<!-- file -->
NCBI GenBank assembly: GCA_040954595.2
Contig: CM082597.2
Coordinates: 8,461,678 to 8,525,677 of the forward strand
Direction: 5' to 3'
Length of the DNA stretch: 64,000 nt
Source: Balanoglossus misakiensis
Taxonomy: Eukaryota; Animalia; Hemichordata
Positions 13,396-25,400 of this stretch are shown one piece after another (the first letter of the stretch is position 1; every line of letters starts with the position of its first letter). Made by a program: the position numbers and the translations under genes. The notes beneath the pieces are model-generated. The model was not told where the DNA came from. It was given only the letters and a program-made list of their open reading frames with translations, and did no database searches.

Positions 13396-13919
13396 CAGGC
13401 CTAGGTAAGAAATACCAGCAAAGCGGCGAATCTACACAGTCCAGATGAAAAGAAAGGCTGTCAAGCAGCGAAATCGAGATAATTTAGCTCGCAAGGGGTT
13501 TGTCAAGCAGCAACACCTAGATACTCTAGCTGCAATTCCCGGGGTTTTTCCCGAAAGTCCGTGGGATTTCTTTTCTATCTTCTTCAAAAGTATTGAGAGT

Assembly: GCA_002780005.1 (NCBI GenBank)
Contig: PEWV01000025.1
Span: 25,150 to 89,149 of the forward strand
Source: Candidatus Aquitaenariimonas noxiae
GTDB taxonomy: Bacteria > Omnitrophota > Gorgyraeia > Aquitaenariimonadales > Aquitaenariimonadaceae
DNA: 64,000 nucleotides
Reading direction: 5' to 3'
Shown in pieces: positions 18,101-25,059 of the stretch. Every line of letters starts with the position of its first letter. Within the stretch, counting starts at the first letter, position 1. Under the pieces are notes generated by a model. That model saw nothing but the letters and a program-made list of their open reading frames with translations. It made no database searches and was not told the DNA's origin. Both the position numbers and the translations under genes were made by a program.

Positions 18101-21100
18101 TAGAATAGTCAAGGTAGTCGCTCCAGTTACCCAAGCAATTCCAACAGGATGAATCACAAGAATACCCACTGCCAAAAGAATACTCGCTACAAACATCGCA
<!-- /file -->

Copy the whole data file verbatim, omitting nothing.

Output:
NCBI GenBank assembly: GCA_040954595.2
Contig: CM082597.2
Coordinates: 8,461,678 to 8,525,677 of the forward strand
Direction: 5' to 3'
Length of the DNA stretch: 64,000 nt
Source: Balanoglossus misakiensis
Taxonomy: Eukaryota; Animalia; Hemichordata
Positions 13,396-25,400 of this stretch are shown one piece after another (the first letter of the stretch is position 1; every line of letters starts with the position of its first letter). Made by a program: the position numbers and the translations under genes. The notes beneath the pieces are model-generated. The model was not told where the DNA came from. It was given only the letters and a program-made list of their open reading frames with translations, and did no database searches.

Positions 13396-13919
13396 CAGGC
13401 CTAGGTAAGAAATACCAGCAAAGCGGCGAATCTACACAGTCCAGATGAAAAGAAAGGCTGTCAAGCAGCGAAATCGAGATAATTTAGCTCGCAAGGGGTT
13501 TGTCAAGCAGCAACACCTAGATACTCTAGCTGCAATTCCCGGGGTTTTTCCCGAAAGTCCGTGGGATTTCTTTTCTATCTTCTTCAAAAGTATTGAGAGT

Assembly: GCA_002780005.1 (NCBI GenBank)
Contig: PEWV01000025.1
Span: 25,150 to 89,149 of the forward strand
Source: Candidatus Aquitaenariimonas noxiae
GTDB taxonomy: Bacteria > Omnitrophota > Gorgyraeia > Aquitaenariimonadales > Aquitaenariimonadaceae
DNA: 64,000 nucleotides
Reading direction: 5' to 3'
Shown in pieces: positions 18,101-25,059 of the stretch. Every line of letters starts with the position of its first letter. Within the stretch, counting starts at the first letter, position 1. Under the pieces are notes generated by a model. That model saw nothing but the letters and a program-made list of their open reading frames with translations. It made no database searches and was not told the DNA's origin. Both the position numbers and the translations under genes were made by a program.

Positions 18101-21100
18101 TAGAATAGTCAAGGTAGTCGCTCCAGTTACCCAAGCAATTCCAACAGGATGAATCACAAGAATACCCACTGCCAAAAGAATACTCGCTACAAACATCGCA